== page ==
In order that a published treatise, periodical, or pamphlet on a
subject of law, history, science, or art may be admissible, it
is necessary either:
1. That the court can take judicial notice of it or
2. A witness expert on the subject testifies that the writer of
the statement in the treatise, periodical, or pamphlet is
recognized in his profession or calling as expert in the
Reasons for admission
1. Necessity – even if such person is legally procurable, the
expense is frequently disproportionate.
2. Trustworthiness – learned writers have no motive to misrepresent.
He is aware that his work will be carefully scrutinized by the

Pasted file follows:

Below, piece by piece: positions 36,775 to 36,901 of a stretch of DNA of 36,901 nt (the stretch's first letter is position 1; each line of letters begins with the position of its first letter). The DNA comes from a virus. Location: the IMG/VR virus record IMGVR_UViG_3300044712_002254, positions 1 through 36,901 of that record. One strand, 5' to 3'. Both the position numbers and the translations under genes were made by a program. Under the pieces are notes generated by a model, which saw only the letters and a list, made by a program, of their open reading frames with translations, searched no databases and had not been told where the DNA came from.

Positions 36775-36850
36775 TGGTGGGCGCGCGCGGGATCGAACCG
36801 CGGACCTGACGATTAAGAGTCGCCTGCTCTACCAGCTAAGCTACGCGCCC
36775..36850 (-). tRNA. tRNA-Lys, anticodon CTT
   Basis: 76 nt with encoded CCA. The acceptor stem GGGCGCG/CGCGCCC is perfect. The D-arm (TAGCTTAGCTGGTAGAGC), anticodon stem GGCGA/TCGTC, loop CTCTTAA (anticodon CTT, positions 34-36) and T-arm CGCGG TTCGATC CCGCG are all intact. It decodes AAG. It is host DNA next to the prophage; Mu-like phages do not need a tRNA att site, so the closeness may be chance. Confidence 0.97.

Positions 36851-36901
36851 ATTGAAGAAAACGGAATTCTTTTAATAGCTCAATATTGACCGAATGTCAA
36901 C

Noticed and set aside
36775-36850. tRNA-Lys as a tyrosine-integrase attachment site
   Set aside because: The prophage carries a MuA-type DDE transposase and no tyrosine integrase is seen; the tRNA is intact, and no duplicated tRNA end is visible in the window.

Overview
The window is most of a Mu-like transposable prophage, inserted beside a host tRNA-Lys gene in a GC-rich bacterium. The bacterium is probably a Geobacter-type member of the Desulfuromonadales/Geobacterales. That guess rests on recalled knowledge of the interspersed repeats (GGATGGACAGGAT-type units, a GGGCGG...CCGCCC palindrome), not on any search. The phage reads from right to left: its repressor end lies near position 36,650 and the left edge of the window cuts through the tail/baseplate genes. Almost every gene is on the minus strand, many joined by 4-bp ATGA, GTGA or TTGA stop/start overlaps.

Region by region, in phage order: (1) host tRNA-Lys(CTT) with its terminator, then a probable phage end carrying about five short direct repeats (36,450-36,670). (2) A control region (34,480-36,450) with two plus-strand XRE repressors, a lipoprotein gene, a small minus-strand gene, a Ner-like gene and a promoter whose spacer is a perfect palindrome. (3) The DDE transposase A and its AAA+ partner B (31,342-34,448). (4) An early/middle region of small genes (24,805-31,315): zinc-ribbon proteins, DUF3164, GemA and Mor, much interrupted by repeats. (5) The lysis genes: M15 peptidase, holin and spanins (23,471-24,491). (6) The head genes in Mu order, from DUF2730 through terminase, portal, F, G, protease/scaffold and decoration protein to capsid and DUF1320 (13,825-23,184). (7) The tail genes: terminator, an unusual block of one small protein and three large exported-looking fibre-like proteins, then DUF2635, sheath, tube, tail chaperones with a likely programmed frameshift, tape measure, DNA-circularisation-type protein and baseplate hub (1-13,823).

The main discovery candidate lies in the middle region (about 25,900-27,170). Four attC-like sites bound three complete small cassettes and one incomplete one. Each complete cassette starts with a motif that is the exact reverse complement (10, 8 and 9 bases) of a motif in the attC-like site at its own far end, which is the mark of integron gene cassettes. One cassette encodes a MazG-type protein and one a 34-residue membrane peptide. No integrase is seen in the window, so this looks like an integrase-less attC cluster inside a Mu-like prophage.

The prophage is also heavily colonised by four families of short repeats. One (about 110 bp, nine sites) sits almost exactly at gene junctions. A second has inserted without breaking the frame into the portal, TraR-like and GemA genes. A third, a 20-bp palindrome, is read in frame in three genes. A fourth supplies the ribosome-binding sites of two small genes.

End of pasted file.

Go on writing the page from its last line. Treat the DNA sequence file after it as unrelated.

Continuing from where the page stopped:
learned members of his profession and that he may be subject
to criticisms and ultimately rejected as an authority of the
subject matter if his conclusions are found to be invalid.
A published treatise/periodical/pamphlet on a subject of
history/law/science/art is admissible as tending to prove the
truth of a matter stated therein, if the court takes judicial
notice or a witness expert in the subject testifies that the
writer of the statement in the treatise/periodical/pamphlet is
recognized in his profession/calling as expert in the subject.